·         Don’t stand ringside and bad mouth the dogs or the judging. Chances are, people within earshot may own one of the dogs or a judge’s spouse or family may be nearby. Any comments about the day’s activity are best saved for the ride home.

        ·         On days when you do win, don’t gloat! Be modest and remember there are people who didn’t win. Don’t brag about the virtues of your dogs.

        ·         If you win, don’t declare the judge a genius. If you lose, never tell the winner you think the judge did a bad job.

        ·         Remember that your entry fee entitled you to an opinion from a judge. If you don’t like what he/she did simply don’t show to that judge again.


I have long felt that there exists a positive correlation between kennel blindness and sportsmanship in that the more kennel blind one is the more likely he/she may be to displays of poor sportsmanship. Kennel blindness is a kind of “disease” which renders a breeder or exhibitor incapable of seeing the faults in his own dogs. These individuals are characterized by the following “symptoms”: (a) an inability to see and appreciate the good qualities in a competitor’s dog; (b) a belief that they have bred the “perfect” dog; and (c) a tendency to blame not winning on bad judging, politics or anything except the fact that there may be something wrong with their dog (Orlandi). On days when your dog does not “get the nod,” any or all of these traits may precipitate displays of poor sportsmanship in and out of the ring.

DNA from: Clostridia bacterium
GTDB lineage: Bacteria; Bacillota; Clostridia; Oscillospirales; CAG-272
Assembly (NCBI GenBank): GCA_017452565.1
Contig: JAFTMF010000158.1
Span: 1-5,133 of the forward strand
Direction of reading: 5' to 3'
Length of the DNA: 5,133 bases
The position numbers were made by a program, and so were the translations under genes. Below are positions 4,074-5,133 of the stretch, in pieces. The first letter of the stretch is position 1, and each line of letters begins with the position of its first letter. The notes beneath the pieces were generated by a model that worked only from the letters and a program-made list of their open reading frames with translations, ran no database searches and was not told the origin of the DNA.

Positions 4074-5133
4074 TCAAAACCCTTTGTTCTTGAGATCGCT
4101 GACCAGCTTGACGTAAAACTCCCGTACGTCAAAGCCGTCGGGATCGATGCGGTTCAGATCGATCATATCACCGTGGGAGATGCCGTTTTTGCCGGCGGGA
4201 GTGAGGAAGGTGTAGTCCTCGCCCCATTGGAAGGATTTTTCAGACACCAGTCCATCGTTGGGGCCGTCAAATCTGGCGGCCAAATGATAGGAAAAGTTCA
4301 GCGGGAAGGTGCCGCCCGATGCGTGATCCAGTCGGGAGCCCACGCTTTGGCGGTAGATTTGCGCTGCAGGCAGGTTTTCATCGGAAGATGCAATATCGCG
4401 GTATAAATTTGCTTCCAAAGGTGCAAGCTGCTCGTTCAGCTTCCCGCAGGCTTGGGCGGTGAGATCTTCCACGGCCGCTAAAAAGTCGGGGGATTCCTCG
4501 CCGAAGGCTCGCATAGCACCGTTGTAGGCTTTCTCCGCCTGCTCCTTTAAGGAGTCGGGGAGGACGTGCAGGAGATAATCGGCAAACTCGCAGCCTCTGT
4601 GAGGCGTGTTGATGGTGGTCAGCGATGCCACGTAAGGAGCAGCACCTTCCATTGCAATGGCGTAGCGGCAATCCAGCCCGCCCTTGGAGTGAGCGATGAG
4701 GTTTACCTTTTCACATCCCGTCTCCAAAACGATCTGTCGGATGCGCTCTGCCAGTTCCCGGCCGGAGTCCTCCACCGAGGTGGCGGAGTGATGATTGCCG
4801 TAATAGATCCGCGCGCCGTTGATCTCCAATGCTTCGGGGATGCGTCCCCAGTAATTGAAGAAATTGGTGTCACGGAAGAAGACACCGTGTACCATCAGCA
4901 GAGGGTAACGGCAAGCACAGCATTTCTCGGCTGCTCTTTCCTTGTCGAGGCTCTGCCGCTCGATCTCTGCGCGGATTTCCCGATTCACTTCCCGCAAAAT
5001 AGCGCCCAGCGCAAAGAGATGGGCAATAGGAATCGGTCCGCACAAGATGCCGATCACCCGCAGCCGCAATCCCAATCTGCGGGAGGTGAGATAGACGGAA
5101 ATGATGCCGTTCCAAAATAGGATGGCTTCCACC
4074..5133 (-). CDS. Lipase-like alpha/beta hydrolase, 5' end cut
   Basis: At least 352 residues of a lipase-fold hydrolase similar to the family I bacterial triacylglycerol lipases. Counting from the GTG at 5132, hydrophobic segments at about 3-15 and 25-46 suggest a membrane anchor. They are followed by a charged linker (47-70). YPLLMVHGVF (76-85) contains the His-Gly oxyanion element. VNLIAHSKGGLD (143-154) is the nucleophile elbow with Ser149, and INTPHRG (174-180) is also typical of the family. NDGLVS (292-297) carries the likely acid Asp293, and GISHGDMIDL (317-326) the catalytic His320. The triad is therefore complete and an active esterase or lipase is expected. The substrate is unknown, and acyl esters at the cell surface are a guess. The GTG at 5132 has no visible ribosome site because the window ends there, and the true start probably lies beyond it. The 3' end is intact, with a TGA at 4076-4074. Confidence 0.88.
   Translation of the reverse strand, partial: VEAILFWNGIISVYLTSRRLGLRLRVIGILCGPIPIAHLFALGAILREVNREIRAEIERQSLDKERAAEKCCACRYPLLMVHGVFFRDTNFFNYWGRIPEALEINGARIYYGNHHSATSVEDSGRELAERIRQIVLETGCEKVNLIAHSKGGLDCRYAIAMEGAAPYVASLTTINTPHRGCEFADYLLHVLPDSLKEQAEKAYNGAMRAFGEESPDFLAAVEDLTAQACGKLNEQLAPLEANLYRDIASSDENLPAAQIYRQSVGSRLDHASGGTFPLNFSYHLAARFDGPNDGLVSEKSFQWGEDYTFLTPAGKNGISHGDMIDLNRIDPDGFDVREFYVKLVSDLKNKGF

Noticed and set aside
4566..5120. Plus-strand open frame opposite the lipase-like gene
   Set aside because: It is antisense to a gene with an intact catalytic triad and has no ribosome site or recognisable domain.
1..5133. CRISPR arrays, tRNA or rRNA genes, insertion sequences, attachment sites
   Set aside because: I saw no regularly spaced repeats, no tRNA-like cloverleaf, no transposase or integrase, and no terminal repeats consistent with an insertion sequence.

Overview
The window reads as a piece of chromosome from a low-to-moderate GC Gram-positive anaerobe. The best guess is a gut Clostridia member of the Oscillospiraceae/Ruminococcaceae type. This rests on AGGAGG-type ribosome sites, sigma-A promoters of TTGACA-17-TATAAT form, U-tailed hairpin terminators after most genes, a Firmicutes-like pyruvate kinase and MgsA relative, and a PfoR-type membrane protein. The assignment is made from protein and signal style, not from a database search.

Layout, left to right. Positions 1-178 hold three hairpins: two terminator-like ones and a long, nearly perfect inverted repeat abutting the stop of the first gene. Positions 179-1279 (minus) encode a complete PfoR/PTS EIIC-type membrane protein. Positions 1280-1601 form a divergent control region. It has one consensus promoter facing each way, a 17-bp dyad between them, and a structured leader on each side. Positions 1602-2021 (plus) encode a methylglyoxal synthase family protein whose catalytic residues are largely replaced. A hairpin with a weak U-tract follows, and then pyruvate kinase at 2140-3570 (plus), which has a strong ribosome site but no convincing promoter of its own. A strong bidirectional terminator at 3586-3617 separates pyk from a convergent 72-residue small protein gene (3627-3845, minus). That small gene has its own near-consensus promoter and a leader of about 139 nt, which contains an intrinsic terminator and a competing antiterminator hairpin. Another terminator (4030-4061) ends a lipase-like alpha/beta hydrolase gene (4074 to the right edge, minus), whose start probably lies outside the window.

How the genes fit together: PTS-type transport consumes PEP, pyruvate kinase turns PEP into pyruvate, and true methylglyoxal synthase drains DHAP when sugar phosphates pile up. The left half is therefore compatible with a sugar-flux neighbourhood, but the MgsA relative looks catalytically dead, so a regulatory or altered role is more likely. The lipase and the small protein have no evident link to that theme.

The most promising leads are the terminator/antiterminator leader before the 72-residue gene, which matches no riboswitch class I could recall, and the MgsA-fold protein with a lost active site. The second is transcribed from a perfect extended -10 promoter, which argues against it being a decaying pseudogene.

Some Final Thoughts On the Psychology of Competition